• Startups
  • October 28, 2021

Intellectual Property Issues Related to Joint Ventures


By Lawbite Team

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One of the main reasons to enter into a joint venture (JV) is to enable both parties to take advantage of the intellectual property (IP) available under the agreement.  IP in this sense can take several forms, including industrial designs, patents, trademarks, and copyrights.  IP issues and problems are, unfortunately, not uncommon when it comes to JVs; however, by drawing up a clear and concise JV agreement that sets out the ownership and terms of use of any IP, this can be avoided.  Some of the issues which may arise include:

IP licencing issues

In many cases, a JV will utilise the IP owned by a parent company – doing so is one of the many reasons to enter into a JV in the first place.  The risk of not licencing IP correctly is that it may not be used in the agreed way, or it may be at risk of being copied.  Rather than transferring the IP ownership to the JV, it is more typical for the parent company to retain ownership and simply license its use to the JV.  By doing so, if the JV does not succeed, the IP is retained by its original owner.  It is important for a written licencing agreement to be reached and the description/ownership of any technology to be included in the JV agreement.  Where the JV creates new IP, an agreement also needs to be reached as to how this should be licenced.  Parties to a JV should also consider what happens if the parent company develops or gains access to new IP not available at the outset of the JV and whether IP should be automatically licenced?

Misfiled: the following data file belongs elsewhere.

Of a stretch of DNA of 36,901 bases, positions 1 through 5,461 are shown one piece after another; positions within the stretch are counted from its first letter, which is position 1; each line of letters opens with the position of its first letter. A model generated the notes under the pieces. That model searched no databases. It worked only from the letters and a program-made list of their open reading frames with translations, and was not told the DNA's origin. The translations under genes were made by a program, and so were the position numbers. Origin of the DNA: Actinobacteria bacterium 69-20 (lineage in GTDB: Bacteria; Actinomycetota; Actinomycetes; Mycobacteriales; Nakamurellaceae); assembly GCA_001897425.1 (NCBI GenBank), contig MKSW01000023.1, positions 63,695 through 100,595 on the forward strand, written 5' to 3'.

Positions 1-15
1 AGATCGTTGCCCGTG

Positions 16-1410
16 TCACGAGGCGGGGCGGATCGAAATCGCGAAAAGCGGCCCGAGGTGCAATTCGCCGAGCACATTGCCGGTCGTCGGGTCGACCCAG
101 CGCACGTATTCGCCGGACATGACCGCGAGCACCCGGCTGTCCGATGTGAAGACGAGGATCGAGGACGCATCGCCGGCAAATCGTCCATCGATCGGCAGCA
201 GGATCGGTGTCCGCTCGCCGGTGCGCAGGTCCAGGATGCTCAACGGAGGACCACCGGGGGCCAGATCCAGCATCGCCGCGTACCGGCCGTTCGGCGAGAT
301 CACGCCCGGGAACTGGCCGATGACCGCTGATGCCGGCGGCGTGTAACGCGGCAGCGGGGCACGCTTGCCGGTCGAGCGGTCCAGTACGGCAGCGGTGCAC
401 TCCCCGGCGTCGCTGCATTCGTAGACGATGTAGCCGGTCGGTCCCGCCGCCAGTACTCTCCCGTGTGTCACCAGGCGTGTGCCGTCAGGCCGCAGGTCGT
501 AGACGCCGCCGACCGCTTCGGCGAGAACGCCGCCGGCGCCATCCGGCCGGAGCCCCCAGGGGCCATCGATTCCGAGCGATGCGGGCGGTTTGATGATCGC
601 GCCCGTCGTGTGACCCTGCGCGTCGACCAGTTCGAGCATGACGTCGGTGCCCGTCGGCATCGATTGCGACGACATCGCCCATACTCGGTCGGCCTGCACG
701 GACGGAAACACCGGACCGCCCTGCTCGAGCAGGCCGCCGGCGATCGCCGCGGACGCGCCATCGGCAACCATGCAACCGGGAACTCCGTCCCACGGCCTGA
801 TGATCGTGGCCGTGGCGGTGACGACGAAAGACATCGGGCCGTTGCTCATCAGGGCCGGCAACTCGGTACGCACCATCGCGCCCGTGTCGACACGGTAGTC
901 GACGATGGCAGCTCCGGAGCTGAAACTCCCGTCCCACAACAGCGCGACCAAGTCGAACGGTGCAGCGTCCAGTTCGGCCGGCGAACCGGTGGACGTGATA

Competition issues

IP and competition law are closely related, largely because exercising IP rights can, in some cases, breach competition law.  One of the benefits of joint ventures, however, is that it may be possible to make use of the Technology Transfer block law (under competition law) which provides an exemption from anti-competition law when transferring technology.

Exit issues

Another key consideration is what will happen to IP when exiting the joint venture.  Questions that need to be considered include:

  • What will happen to the property rights of the parent company if these have been licensed to the JV?
  • What will happen to IP developed and owned by the JV?
  • What happens to IP licenses in the event of a default by a party to the JV – from the perspective of the non-defaulting and defaulting party?
  • Under which circumstances can IP continue to be used if a JV is terminated, but the party concerned did not technically default on the agreement?

The above are just some of the many potential IP related issues which should be considered, and potential resolutions set out from the start of the venture.

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In closing

Nothing in this article constitutes legal advice on which you should rely. The article is provided for general information purposes only. Professional legal advice should always be sought before taking any action relating to or relying on the content of this article. Our Platform Terms of Use apply to this article.

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